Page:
The night was pretty much devoid of sleep… I mean, at least for Mommy.  When Kate wasn’t awake and crying, the nurses were in waking her up to take vitals or blood or mess with the equipment.  I am a light sleeper so hospital visits equal little to no sleep for this worried Momma.  At one point Kate’s sugar was very high and the anesthesiologist suspected diabetes, but the next bloodwork came back normal, so we are pretty sure she does not have diabetes.  Finally it was morning and they came to take her down to surgery.  They gave her some loopy meds and we took some hilarious video in the OR preop room as she was pretty much out of it.  When the ortho was ready for her, she was not loopy enough to realize that she was being taken from Mommy and cried for me until we were out of earshot.  The only thing that kept me walking forward to the family waiting room was knowing that if I rescued her now, I would only be prolonging the miserable.  Separation was a must.

The “surgery”, which was actually just the cast being put on, only took about 45 minutes from start to finish.  The orthopedic who treated her was a keeper and the blessing in disguise in all of this is that we were still looking for a good long term ortho.  We found him.  He came in when he was done and talked with us for about 30 minutes, answering all of our questions and offering his advice on Kate’s condition.  We will follow up with him in about a week to make sure Kate’s leg has not shifted in her cast.  The ortho’s technician has also put Kate’s “sock puppy” stuffed animal in a cast just like hers which we thought was so cool.  I cannot say enough about Children’s.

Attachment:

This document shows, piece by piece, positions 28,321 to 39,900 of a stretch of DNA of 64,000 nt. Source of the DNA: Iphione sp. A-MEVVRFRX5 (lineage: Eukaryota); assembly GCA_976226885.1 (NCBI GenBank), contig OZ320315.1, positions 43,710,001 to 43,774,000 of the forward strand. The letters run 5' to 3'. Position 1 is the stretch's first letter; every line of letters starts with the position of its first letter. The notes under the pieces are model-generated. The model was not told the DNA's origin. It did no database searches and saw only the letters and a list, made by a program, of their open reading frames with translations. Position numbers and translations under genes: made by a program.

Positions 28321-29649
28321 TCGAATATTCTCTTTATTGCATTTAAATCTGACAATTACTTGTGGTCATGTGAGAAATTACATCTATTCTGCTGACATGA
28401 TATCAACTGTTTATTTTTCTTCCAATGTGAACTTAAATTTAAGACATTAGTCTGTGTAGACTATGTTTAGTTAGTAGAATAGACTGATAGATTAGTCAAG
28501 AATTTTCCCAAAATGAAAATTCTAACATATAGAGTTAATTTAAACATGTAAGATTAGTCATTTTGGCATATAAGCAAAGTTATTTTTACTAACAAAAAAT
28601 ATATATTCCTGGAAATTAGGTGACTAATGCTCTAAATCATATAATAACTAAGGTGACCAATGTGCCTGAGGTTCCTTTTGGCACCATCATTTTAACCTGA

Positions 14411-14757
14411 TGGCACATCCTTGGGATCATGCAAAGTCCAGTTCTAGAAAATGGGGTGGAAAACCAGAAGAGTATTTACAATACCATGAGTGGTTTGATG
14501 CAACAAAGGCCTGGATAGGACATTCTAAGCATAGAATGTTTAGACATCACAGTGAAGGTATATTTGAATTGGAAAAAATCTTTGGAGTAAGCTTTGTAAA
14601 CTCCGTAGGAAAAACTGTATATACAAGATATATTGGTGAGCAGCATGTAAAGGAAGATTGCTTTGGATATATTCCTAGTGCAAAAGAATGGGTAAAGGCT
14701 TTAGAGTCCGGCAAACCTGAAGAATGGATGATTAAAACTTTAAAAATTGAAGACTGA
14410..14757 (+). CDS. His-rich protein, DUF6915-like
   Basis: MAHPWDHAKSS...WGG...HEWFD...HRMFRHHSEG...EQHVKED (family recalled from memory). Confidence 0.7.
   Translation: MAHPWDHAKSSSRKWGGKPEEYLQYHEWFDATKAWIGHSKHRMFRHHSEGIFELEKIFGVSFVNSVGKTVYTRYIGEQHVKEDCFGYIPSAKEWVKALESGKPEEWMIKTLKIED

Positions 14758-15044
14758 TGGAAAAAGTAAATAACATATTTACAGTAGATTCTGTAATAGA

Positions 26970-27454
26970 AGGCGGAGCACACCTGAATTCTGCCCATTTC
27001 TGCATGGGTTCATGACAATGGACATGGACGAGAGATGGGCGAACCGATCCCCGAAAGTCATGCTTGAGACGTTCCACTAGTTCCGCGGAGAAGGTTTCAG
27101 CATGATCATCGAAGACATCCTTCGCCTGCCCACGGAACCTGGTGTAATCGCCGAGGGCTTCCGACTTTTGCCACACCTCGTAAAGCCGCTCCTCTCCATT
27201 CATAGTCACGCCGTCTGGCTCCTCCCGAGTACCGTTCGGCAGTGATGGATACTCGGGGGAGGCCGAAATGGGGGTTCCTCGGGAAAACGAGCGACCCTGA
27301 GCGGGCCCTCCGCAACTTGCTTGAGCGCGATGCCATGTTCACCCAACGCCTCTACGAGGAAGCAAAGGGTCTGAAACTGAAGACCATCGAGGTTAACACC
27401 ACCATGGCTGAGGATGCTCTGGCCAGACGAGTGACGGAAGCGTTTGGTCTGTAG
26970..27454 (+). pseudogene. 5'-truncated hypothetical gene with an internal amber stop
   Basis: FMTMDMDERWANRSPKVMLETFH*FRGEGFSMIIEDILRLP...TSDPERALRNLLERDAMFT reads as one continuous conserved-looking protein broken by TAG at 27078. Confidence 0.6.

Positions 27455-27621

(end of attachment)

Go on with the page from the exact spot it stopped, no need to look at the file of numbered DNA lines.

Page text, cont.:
After surgery, Kate was DONE.  As she was being rolled back in, still drowsy, she was frantically waving her arms and saying “bye bye”.  She was ready to GO!  She wanted me to hold her, but when I did, she slapped me hard across the face and continued to thrash around.  After I got bit and gouged with fingernails, it was Daddy’s turn.  Finally they brought some Loritab and that combined with a wheelchair ride around the 4th floor seemed to do the trick as our Kate with the twinkle in her eye returned.

She did really well after surgery, despite the large cast that goes from her chest to her ankle on the left side.  They cleared us to leave within 2 or 3 hours.  We strapped her into the car with a safety harness made particularly for the spica cast because you are unable to sit in it.  We grabbed the boys and some Krispy Kreme (which somehow made up for the lost sleep…love those things) and headed home.